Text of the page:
Leading Causes Of Marginalization Of Liberian Women In Public Life

By Vickjune Excel Wutoh, BSc. Economics – Activist

Vickjune Excel Wutoh is a notable Gender Activist, Humanitarian and Youth Leader. She is the Founder


In Liberia, women are vividly seen marginalized in all spheres of political and public life by their male counterparts. But this article will mainly focus on three public career areas, namely education, religion, and politics. Helen Cooper in an article published in the New York Times, argued that though the record of electing Africa’s first female president, Madam Ellen Johnson Sirleaf, is today an inspiration to this generation; however, it is also evident that women are still marginalized today in many institutions to include churches, mosques, schools, and government.

Religion is often seen as a barrier to achieving gender parity. For years, women have struggled to gain equality in all areas of life—from the home to the workplace, and especially in positions of leadership. Without any doubt, historically women were marginalized not only in society but also within the church and mosques.

Education – Women in Liberia are mostly underprivileged when it comes to access to equal educational opportunities. Less women instructors, faculties and administrators in high schools and universities are some main contributing factors. On average, most learning environments lack safe spaces for women (restrooms, sanitary pads, informative health sessions on the dos and don’ts especially on menstrual hygiene, etc.).

Religion – Christianity and Islam are the two dominant religions in Liberia. Of the two, Christianity has a little visibility of women but not in prominent positions on the average. Most churches are presided over by male preachers. On the other hand, in Islam, women are seemingly prohibited from being Imams – leading prayers in the mosques. The article “Women in Islam” from the Pluralism Project of Harvard University asserts that women are not marginalized in Islam as it is portrayed, in fact the article further explains that Islamic women are found in various professional sectors, health, education and politics which is somehow true in Liberia but not to a larger extent. Also true is, they do not play equal role that is given to their male counterparts in the mosques.

In comparison, Some Christian women also are active in various professional sectors. In contrast, no woman becomes an Iman in a mosque in Liberia which concretely validates my opinion that women in general are marginalized in Islam as also in Christianity.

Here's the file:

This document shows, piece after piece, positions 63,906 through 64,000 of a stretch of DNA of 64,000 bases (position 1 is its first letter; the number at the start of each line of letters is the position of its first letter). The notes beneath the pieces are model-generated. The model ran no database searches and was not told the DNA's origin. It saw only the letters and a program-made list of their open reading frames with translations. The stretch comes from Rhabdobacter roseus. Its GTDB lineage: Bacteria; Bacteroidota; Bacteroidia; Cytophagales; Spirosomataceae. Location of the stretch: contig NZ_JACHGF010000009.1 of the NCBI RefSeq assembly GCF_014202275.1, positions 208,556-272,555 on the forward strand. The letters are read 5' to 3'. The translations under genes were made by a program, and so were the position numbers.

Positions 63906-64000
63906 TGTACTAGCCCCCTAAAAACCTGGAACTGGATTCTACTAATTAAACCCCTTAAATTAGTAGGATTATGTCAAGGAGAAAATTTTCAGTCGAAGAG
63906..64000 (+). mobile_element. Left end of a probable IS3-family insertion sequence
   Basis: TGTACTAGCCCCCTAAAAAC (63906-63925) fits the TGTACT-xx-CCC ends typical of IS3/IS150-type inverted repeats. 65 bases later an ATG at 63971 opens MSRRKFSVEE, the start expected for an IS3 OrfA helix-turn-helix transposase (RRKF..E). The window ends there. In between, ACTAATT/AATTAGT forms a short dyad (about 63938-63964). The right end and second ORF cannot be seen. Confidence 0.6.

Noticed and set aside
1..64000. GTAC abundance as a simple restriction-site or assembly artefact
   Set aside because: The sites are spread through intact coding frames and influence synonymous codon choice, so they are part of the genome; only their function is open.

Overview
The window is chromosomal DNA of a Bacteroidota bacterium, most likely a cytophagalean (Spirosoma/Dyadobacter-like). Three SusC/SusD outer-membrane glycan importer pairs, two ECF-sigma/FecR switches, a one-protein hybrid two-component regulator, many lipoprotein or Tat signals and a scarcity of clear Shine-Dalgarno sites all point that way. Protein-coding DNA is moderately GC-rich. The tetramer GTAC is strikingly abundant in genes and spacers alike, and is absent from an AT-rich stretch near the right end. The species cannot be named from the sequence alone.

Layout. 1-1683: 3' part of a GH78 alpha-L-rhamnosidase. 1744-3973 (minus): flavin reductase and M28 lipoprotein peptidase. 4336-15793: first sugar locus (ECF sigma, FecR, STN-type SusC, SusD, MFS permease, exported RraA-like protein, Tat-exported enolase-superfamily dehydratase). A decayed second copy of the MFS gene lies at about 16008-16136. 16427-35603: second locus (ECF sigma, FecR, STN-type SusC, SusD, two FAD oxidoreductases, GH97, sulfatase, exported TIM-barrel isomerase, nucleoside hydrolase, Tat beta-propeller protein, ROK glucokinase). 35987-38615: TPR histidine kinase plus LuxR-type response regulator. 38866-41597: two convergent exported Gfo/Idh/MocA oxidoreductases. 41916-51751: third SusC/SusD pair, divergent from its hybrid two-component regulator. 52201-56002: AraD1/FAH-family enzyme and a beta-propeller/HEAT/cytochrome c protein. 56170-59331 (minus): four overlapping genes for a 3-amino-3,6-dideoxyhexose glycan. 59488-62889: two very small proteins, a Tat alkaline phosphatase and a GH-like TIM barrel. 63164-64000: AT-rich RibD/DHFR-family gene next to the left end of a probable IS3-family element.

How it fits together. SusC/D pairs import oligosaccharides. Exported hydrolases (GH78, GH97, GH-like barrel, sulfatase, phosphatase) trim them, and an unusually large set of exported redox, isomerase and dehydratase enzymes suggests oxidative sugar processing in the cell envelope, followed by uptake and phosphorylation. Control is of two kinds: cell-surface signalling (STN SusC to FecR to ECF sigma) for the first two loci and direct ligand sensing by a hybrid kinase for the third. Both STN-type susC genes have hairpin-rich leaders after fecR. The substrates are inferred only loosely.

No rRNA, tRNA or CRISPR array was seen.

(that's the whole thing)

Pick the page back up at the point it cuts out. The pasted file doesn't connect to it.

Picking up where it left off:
Philosophers and religious scholars have argued that women suppression and marginalization in social, religious, political and economic systems far dates to biblical days – where women were taught to be in total submission to their husbands or male counterparts.

In Liberia which is also true in many societies, for example, religious and traditional beliefs and cultural attitudes regarding the role and status of women in society are still prevalent and many women part of this system are finding it difficult to dislocate from this culture, religion and tradition but lest they be ostracized when they do.

Despite women’s education and entry into the job market, the woman’s role is typically one of homemaker. The man, on the other hand, is breadwinner, head of household and has a right to public life. Confining women’s identity to the domestic sphere is one of the barriers to women’s entry into public life.

Politics – Politics in Liberia is seen as a no-go-zone for women. The Liberian constitution gives women the right to vote in 1946, a very late start to our political journey. Fear, intimidation, lack of finances, stereotypes are barriers that prevent women from vying and winning elections; the feeling of entitlement by men in politics amongst others are leading factors for the less representation of women in elected and appointed positions in government.

Generally, cultural attitudes are hostile to women’s involvement in politics.  Some women were able to transcend cultural barriers and rise to positions of leadership (whether in politics or elsewhere), but more often than not, it meant having to juggle cultural expectations with their leadership roles. Few of those are Ellen Johnson Sirleaf who broke the glass ceiling and shackles and made her way to the highest position in the Liberian state, the presidency in both 2005 and 2011 elections. Her legacy today still breeds hope and challenges more women to aspire for higher height in political system in Liberia and around the globe.

 Conclusion – Unless failed, and Gender-blind policies are conscientiously and consciously revisited and reviewed by Government of Liberia, Civil Society Actors, Religious Leaders, Traditional Leaders, Youth and Students Groups, and International Partners, Liberian women will continue to have a huge gap of professional representation in public life, specifically education, politics, and religion.

There is also a growing consensus among international actors that gender equality is not only the right thing to do, but also the smart thing to do. There is some evidence suggesting that a higher number of women in elected office lead to greater economic advantages. The World Bank, for example, argues that promoting gender equality is “smart economics” because it can increase output per worker by 3 per cent to 25 per cent across a range of countries.

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